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Your Posture Affects How You Feel: Yoga Can Help
We all know that poor posture isn’t good for your back, neck and shoulders. However, a new study suggests that a slumped posture may also affect our mood, self-esteem and even our response to stress. Can yoga help to improve posture? Absolutely. Here’s how.
In an article recently published in Health Psychology, researchers in New Zealand randomly assigned 74 adults (45% men and 55% women) between the ages of 18-67 years to an upright, seated posture (n=39) or a slumped posture (n=35) group. Participants were told that the purpose of the study was to investigate the effects of physical therapy tape on their back.
As part of the study, the participants first completed a number of measures of mood and self-esteem. They were then fitted with a finger cuff to continuously measure blood pressure and heart rate. Those in the slumped posture group were asked to round their shoulders, stoop their backs and bow their heads. Those in the upright position were requested to sit upright with shoulders back and shoulder blades drawn toward each other. Therapy tape was then applied onto their backs, as were LED markers that assessed postural change.
Participants were asked to read instructions on “how to wash clothes” for 3 minutes to get baseline readings of heart rate and blood pressure and their reading speed. They were then asked to “imagine that they were being interviewed for their dream job and had 5 minutes to tell the panel why they were the best candidate.” After being given 5 minutes to mentally prepare, their speeches were video-recorded. They then completed a post-test assessment of mood, perceived threat and self-esteem.
Researchers found significant differences between the upright and slumped posture groups. Slumped participants indicated feeling more fearful, dull, sleepy, passive, nervous and quiet than those who were upright. Those sitting upright reported feeling stronger, more excited and enthusiastic and had greater self-esteem than those who were slumped.
In addition, upright participants also spoke more total words during their mock interview, and used more positive emotion words and fewer negative emotion words and first person personal pronouns than those who were slumped. They also had higher pulse pressure.
Based on the results, the study authors speculate that posture is likely to affect emotion through the activation of the autonomic nervous system, as well as the skeletal and neuroendocrine systems. They also suggest that self-perception may be contributing to differences between the upright and slumped groups. They were not able to determine whether or not posture directly impacted mood, however this remains a possibility.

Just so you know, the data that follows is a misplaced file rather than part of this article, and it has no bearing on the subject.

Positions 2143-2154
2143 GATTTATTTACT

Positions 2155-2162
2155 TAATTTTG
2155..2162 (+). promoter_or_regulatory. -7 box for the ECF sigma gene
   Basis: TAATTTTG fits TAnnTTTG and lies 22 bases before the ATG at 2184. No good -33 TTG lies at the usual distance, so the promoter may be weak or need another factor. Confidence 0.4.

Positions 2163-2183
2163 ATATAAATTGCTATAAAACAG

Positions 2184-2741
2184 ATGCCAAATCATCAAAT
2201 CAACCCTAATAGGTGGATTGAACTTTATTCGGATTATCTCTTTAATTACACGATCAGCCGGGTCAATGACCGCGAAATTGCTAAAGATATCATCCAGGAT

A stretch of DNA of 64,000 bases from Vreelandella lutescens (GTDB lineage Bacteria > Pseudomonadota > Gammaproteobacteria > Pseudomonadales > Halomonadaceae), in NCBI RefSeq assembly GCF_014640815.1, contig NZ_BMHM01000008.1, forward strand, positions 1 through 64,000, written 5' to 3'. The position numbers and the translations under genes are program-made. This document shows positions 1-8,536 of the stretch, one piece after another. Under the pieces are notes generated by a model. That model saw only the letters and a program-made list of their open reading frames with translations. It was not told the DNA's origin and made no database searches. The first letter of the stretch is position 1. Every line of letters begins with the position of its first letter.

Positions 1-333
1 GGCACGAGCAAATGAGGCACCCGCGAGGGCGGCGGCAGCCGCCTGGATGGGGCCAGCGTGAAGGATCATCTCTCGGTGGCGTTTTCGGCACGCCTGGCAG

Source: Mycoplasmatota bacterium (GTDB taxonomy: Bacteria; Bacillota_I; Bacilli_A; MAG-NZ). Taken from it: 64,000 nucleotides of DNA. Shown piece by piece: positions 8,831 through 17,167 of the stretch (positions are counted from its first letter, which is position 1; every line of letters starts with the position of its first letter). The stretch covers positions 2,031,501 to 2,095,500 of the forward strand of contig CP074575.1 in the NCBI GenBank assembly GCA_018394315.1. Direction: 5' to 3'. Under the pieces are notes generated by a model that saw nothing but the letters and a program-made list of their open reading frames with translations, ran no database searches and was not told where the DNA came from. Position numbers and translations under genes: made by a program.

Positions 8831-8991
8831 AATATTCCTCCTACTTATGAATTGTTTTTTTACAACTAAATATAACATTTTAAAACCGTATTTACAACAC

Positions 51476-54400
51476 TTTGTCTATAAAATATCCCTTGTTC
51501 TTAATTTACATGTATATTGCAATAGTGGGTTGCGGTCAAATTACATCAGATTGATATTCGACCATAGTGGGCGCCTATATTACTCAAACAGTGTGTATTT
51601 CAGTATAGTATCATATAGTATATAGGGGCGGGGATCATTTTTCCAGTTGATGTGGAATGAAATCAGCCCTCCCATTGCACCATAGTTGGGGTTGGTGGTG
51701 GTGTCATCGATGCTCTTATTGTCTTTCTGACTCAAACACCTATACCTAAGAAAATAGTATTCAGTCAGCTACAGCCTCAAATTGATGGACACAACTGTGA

How Can Yoga Help Improve Posture?
For yoga practitioners looking to improve their posture, there’s good news. Emerging evidence shows that consistent yoga practice can help to counteract a slumped posture by strengthening the muscles that support the spine. A recent study of novice and advanced yoga students and teachers published in Complementary Therapies in Medicine revealed that the erector spinae muscles, which are key to postural health, are activated considerably during Chair Pose, Upward Dog and Warrior Pose as are the upper trapezius muscles in the upper back. Muscle activation was greater and more efficient among more experienced practitioners.
A previous pilot study also suggests that yoga poses that target the shoulders, spinal erectors, abdominal muscles and neck may also help to reduce hyperkyphosis, or dowager’s hump. This is encouraging news for those with existing postural issues and for those trying to maintain good postural alignment as they get older. Yoga may provide a simple, but effective means to improve spinal muscle health, and to retain or improve overall mobility.
No matter your age or stage in life, a strong, upright posture is important for overall health and wellness. Now we know that it may also help you to have a sunnier and more resilient outlook on life.
B Grace Bullock, PhD, E-RYT 500 is a psychologist, research scientist, educator, author, yoga and mindfulness expert and creator ofBREATHE: 7 Skills for Mindful Relationships. Her mission is to reduce stress, increase health and wellbeing and improve the quality of relationships. She offers classes, workshops, writing and research that combine the wisdom of applied neuroscience, psychophysiology, psychology and contemplative science and practice. Her goal is to empower individuals, groups, leaders and organizations to reduce chronic stress and increase awareness, attention, compassion, mindfulness and effective communication to strengthen relationships, release dysfunctional patterns and unlock new and healthy ways of being. Dr. Bullock is a Certified Viniyoga Therapist and Faculty at the Integrated Health Yoga Therapy (IHYT) Training program. She is the former Senior Research Scientist at the Mind & Life Institute and former Editor-in-Chief of the International Journal of Yoga Therapy. For more information see www.bgracebullock.com